NEW YORK, July 16 — S&P reaffirmed Deutsche Bank’s credit ratings yesterday, calling a restructuring plan “necessary,” while noting that the bank still faces a challenging economic environment in Europe.
The restructuring represents “a logical and necessary reaction to the deeper environmental challenges that Deutsche Bank now faces,” S&P said. “We view the downsizing and reinvestment plans as executable, albeit not without risk.”
S&P Global Ratings classified Deutche’s long-term debt at “BBB+” and short-term debt at “A-2,” both solidly within investment grade.
Deutsche’s restructuring plan, unveiled on July 7, includes the elimination of 18,000 jobs and exiting equities sales and trading.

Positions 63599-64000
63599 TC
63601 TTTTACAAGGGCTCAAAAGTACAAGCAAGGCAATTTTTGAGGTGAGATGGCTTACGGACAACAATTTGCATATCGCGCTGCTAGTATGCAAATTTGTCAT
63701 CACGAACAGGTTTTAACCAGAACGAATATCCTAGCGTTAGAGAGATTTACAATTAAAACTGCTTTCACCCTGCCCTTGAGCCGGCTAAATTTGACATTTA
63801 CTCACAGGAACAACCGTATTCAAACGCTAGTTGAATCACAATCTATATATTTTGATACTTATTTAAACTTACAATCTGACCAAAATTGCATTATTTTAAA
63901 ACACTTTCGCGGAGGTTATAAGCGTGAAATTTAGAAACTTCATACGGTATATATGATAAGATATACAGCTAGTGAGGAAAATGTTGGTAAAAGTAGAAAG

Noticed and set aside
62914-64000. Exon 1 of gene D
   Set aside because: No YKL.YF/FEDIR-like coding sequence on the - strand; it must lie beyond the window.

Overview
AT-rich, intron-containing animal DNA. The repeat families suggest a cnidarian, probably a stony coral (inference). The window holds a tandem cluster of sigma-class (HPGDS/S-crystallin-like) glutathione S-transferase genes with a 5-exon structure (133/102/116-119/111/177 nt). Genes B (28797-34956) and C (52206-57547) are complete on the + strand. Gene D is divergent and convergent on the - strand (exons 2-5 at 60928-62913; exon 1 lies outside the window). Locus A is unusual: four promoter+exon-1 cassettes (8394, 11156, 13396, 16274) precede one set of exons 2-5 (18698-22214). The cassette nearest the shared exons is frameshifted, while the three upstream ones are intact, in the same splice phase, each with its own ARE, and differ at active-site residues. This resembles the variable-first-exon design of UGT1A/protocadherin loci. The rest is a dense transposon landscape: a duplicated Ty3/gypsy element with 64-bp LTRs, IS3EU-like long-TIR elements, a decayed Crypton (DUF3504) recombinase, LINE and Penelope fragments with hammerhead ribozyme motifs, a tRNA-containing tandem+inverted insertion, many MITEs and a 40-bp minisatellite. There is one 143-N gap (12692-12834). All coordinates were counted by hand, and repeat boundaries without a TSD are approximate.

The move is part of an effort to shift the German bank’s focus away from the United States and other foreign markets and back towards Germany and Europe after a potential merger with fellow lender Commerzbank was abandoned.
But Deutsche Bank, like other European financial heavyweights, “faces a more difficult economic and market environment,” S&P said.
“We see no reason to think this very weak revenue environment will improve in the coming years, although some activities continue to see secular growth.”
S&P said it could lower its rating on Deutsche Bank in the next 12-24 months if the bank fails to hit its targets. —AFP